And behold! There was light

The Urantia Papers provide us with a cosmic viewpoint that not only dispels our loneliness but also provides us with a detailed concept of an adventurous and exciting universe career spanning all eternity. In doing so, it provides a reason to find value in our present circumstances whatever they may be, and an incentive to make spiritual progress in this our earthly life (including the knowledge of how to do so). Further, it provides the knowledge to eliminate the fear of death because of its promise of an ongoing and highly desirable existence in which unselfish service to our fellow beings motivates us, protects us from boredom, and assures us of continuing worthwhile and meaningful activity.

It makes little difference if, in this picture of our potential cosmic careers, some of the physical details of the material cosmos provided in the Papers are based upon outdated mid-1930's knowledge. For example, the overall picture, as it specifically affects us, would be virtually unaltered if a Big Bang view of creation, perhaps 15-20 billion years ago, turned out to be correct (but it probably won't).

This work will concentrate upon those items of scientific knowledge imparted in the Urantia Papers that appear to come within those categories defined above as being "permitted." Even though some of these appear to be "unearned" or "prophetic," it will always be found that someone somewhere will find a way to avoid either classification. The inevitability of this reaction is beautifully described by author Bryan Appleyard, in his book entitled Understanding the Present (Pan Books Ltd., London, 1992). In researching material for this work, Appleyard interviewed prominent academics in fields such as— philosophy of religion, zoology, history of science, physics, mathematics, etc. Included were such notable figures as Roger Penrose, Professor of Mathematics at Oxford University and Stephen Hawking, Lucasian Professor of Mathematics at the University of Cambridge. The book covers a wide range of issues, and is well worth reading by anyone wishing to get a layman's grasp of subjects such as quantum theory, logic, computers and their limitations, and artificial intelligence.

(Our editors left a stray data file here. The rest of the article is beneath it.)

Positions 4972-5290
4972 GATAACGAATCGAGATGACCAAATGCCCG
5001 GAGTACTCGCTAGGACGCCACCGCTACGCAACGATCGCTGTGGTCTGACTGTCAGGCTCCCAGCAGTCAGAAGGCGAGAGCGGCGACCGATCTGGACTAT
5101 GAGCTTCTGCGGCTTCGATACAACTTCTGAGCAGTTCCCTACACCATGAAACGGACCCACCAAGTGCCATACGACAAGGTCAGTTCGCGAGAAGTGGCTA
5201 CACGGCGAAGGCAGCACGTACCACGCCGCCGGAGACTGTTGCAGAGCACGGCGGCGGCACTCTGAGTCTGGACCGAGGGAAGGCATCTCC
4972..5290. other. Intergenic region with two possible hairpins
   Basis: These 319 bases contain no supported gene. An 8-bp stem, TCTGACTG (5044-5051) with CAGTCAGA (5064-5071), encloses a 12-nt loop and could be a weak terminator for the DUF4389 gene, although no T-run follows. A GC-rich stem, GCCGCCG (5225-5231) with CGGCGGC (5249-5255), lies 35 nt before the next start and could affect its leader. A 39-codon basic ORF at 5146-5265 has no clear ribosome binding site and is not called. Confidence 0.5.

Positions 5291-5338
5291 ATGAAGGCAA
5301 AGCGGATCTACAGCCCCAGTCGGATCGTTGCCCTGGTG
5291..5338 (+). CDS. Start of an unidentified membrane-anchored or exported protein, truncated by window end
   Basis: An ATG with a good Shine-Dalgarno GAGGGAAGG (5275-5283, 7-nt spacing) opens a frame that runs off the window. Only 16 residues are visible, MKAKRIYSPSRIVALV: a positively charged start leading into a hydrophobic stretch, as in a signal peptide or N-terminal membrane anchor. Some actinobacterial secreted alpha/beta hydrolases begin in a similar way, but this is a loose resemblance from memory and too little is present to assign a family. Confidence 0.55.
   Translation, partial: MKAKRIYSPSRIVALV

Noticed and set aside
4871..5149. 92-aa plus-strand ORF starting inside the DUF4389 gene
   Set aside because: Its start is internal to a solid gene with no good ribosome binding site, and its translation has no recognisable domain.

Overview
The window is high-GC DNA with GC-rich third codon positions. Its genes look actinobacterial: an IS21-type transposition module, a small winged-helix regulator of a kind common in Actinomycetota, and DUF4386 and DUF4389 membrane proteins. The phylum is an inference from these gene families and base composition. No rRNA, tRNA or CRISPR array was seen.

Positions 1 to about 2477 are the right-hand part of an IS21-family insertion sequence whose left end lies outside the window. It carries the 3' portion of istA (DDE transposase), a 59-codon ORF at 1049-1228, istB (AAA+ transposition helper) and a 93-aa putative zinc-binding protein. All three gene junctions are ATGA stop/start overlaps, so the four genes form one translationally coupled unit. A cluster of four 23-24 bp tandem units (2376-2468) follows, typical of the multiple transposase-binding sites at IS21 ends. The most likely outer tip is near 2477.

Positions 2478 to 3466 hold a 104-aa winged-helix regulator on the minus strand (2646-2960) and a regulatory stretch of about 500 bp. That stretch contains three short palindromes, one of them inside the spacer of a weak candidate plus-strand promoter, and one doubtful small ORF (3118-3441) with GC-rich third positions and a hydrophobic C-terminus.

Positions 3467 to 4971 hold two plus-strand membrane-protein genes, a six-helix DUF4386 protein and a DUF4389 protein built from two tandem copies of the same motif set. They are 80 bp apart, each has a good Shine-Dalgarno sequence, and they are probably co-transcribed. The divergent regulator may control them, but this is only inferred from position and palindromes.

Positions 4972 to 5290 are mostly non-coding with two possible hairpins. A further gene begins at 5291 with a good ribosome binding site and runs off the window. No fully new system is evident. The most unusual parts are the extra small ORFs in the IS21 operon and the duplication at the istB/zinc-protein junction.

On being open-minded

Appleyard works as a newspaper columnist, a job that requires him to interview protagonists holding opposing views upon many of the issues fortuitously related to science material mentioned in the Urantia Papers. He states that he feels obliged to make up his own mind, hence argues at length with the protagonists: "The pattern is always the same," he says, "no matter what the issue. Each side advances arguments arising from a basic conviction one way or another. But the arguments themselves are almost always irrelevant, a distraction designed to persuade but not really believed in as such. What is believed in is the basic conviction, one way or another...the beliefs will be held because of the irrational demands of temperament, upbringing and self-interest and they will, therefore, be irreconcilable." The author cites an interview with Stephen Hawking, who, in a recent book, had used an important quotation from philosopher Ludwig Wittgenstein, in order to trivialize modern philosophy. Appleyard told Hawking that the quotation was taken out of context, and, read correctly, had a quite different meaning with immense and profound implications. Appleyard says, "But he (Hawking) simply would not listen. ‘I do not think so' was his only response."

Fact, faith, prejudice, or obsession?

Appleyard's observations concerning the opinionated intransigence of human nature will undoubtedly apply to many who dedicate themselves to debunking the revelatory status of The Urantia Book. But it will also apply to fundamentalist readers of the book who are dedicated to upholding its status as infallible divine truth.

The book itself tells us that our acceptance of all or part of its text as revelatory cannot be other than an act of faith. A thorough study of what Appleyard says should inform opponents of the book that their opposition is also an act of faith, rather than an act of knowing.

On that pessimistic note let us press on to enumerate observations upon what appears to be prophetic information in matters of science and cosmology in the Papers. In presenting this work, there will be occasion to mention omissions and shortcomings in the recently published critique by Martin Gardner entitled Urantia: The Great Cult Mystery (Prometheus Books, 1995). Despite his knowledge of what presents as unimpeachable statistical evidence for multiple authorship of the Urantia Papers (documented later), Gardner has persisted with his claim that the Papers are the result of editing by Dr W. S. Sadler (and perhaps others) of materials emanating from the mind of Wilfred Kellogg, ostensibly during sleep. Since he is the author of a number of books, Gardner should be aware—undoubtedly is aware—of the enormous amount of research necessary to produce the wealth of scientific, archaeological, anthropological, historical, sociological-historical, biblical-historical, theological, and philosophical materials in the Urantia Papers.